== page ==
Sindh's government's negligence towards infrastructure problems of Karachi and the continuing state of disrepair in large parts of the city drew Chief Justice of Pakistan Justice Gulzar Ahmed's ire on Friday.
His remarks came as a Supreme Court bench heard the case regarding the revival of the Karachi Circular Railway (KCR) at its Karachi registry today. Justice Gulzar Ahmed was presiding over the bench.
The advocate general Sindh, the attorney general, the chief secretary Sindh and the railways secretary, among others, were present for the hearing.
During the proceedings, the advocate general presented a copy of the Karachi Master Plan to the court for review.
He informed the court that the Green Line Bus Rapid Transit project and the Orange Line have been completed, while remaining projects are under construction.
"The World Bank and the Asian Development Bank are providing funding for these projects," he informed the court.
"The work should reflect the plans and maps you have handed over to us," the chief justice said in response.
However, it was clear he was not satisfied with the scope of the project. "This isn't a forward-looking transport plan: it seems that you just wanted to spend some money, distribute some funds," the chief justice remarked.
"We should shut these projects down if that is so," the advocate general offered.
"It doesn't seem like you understand what we're saying," the chief justice said in response.
The officials, defending the time it took to complete the project, told the court that work on the Green Line had kicked off three years ago, highlighting that the project stretched from Surjani Town to Numaish.
"You could have laid roads over all of Asia in three years," Justice Gulzar retorted. "You had the money and the people: why wasn't the project wrapped up within a year?"
Speaking about the Orange Line project, the advocate general promised that the service would be made operational by next year.
"Why not next month?" the chief justice asked.
"It seems as if you do not pay the contractors. Go to Nazimabad, it seems like no work is being done [on the project] there," he said.
"The parties [responsible for the project] keep changing all the time. You keep showing us these wonderful visions of the future and have turned the lives [of people living in those areas] into a living hell meanwhile," Justice Gulzar said. "You're fiddling as people die."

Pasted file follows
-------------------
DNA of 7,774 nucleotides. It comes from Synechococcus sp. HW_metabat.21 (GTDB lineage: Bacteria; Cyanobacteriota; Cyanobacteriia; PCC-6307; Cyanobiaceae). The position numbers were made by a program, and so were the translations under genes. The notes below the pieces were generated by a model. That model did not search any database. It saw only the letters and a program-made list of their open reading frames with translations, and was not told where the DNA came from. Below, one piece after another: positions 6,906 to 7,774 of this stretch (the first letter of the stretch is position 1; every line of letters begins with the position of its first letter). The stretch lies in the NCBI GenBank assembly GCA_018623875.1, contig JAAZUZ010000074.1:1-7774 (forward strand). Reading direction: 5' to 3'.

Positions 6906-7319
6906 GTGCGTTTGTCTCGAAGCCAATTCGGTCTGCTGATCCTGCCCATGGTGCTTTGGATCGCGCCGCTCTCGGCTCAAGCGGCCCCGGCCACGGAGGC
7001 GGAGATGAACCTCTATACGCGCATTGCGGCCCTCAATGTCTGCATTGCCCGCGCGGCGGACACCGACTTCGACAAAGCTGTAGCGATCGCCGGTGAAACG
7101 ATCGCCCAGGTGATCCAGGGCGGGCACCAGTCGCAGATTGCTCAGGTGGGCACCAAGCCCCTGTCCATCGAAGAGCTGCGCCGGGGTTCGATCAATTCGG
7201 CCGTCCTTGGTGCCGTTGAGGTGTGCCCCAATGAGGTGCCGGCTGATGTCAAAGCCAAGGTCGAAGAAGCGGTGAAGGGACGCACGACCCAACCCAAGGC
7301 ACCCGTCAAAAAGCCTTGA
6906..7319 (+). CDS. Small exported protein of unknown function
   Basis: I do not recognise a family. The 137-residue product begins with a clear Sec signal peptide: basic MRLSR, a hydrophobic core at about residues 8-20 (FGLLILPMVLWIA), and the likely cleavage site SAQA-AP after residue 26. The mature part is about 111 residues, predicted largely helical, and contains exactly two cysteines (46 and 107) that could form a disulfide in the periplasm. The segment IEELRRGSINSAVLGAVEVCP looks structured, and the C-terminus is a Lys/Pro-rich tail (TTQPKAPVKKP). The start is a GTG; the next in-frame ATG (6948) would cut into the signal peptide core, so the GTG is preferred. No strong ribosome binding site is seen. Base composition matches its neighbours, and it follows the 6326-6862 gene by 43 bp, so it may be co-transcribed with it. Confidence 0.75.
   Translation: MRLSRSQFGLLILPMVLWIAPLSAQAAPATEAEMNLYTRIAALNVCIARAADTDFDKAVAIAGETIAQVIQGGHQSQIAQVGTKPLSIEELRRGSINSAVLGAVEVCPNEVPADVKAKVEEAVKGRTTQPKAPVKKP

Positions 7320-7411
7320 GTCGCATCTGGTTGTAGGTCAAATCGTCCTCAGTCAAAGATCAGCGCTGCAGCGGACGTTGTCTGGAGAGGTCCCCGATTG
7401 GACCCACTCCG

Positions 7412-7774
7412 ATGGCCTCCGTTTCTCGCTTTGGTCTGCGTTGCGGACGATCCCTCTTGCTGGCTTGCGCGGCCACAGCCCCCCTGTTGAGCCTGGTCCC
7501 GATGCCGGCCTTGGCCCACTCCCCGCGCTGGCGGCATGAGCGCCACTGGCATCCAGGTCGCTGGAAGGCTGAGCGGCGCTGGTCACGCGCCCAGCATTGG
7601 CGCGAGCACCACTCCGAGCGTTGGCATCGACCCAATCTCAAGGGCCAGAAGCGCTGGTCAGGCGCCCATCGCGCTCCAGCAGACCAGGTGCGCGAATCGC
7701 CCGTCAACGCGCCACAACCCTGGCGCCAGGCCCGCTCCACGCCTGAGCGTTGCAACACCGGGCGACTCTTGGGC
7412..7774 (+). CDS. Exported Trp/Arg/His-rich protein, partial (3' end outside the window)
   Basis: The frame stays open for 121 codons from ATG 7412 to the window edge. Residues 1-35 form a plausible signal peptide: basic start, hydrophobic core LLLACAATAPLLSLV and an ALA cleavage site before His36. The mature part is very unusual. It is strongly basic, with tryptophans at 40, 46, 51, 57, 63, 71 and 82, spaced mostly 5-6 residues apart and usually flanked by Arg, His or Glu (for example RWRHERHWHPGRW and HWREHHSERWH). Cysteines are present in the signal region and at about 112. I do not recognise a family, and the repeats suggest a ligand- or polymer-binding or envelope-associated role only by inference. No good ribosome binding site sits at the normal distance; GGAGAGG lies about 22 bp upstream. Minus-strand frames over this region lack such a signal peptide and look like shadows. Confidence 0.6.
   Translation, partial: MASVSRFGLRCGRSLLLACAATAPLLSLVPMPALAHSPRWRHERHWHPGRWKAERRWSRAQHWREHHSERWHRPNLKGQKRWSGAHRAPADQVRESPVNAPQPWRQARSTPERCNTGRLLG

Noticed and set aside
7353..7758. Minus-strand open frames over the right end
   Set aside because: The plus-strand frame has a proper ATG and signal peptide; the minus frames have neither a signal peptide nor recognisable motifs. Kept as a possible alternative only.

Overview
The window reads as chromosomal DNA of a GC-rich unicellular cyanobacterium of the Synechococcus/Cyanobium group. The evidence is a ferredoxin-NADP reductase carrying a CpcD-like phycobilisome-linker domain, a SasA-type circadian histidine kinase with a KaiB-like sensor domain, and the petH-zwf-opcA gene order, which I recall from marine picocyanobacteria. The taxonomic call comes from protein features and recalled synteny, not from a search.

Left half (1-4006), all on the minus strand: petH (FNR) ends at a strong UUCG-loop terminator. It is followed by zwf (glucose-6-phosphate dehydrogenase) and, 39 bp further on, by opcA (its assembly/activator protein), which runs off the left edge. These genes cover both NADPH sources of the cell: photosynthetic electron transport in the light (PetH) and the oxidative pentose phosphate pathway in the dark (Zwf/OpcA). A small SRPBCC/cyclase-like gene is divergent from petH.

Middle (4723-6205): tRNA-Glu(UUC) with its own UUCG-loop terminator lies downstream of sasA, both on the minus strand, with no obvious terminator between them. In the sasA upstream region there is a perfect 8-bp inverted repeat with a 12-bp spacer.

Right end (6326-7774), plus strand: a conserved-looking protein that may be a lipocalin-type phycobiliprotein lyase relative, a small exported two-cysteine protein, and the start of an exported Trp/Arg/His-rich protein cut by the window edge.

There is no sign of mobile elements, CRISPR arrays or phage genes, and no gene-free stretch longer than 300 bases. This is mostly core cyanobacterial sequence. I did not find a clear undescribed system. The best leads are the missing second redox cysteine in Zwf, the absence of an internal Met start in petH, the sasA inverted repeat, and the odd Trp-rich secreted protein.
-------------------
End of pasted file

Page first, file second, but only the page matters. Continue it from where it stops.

"The Qingqi [rickshaws] have started running on the streets again. They'll turn all your transport projects to dust," he noted. "There's hundreds of thousands of motorcycles on the streets."
"University Road is a big joke; Shaheed-e-Millat Road used to be a sight once upon a time."
"We are working. The Green Line and the Orange Line will be made operational soon," the AG Sindh promised.
"The Red Line will be made operational by August 14," he further promised.
"And what about the Blue and Purple Lines?" asked the chief justice.
"We are not working on those at the moment," the AG responded.
"Please work for the country," admonished the chief justice. "It seems you all do not work till someone stands bearing a stick over your head."
"When will the buses start running on the roads?" Justice Gulzar asked.
"There are buses already plying the roads," the AG Sindh answered.
"[Those] buses [currently] running on the roads are from 1955. The country's most trash buses are running here," the chief justice hit back.
"Will you launch the new buses when I've gone home? When all of my fellow [judges] have gone home?"
"Those protesting against the sorry state of affairs [in Karachi] are still standing outside, protesting. Nobody [in authority] seems the least bit bothered," the judge remarked.
"So many people died in yesterday's [building collapse], yet the responsible people are sleeping without a care in the world," Justice Gulzar said.
"We have removed 20 persons from the Sindh Building Control Authority [over negligence]," the AG answered.
We want KCR revived at all costs
Later, the chief justice was briefed regarding measures being taken to revive KCR.
Different options for the revival were proposed, and the chief justice was told that 14 of the total 24 sections of the circular railway were presenting problems for the planners.
"It is not possible for us to remove encroachments on these 14 sections," the Sindh government's representatives pleaded. "We can make elevated tracks through these sections instead," they suggested.
"If we stick to the 1995 plan for the circular railway, we will have to uproot a large part of the city. The Green Line and Orange Line projects will both have to be abandoned," they warned.
"The court should accommodate the Sindh and Federal governments' proposals in this regard," they pleaded.
However, the chief justice was not swayed.
"You have six months to revive KCR," he said. "There will be no further extensions."
"Keep working on the CPEC projects — we are not concerned with them. We just want the KCR revived," he said.
"Clearing up the routes and removing encroachments is your responsibility. The tracks and all things related to the trains have to be managed by Railways," he said.
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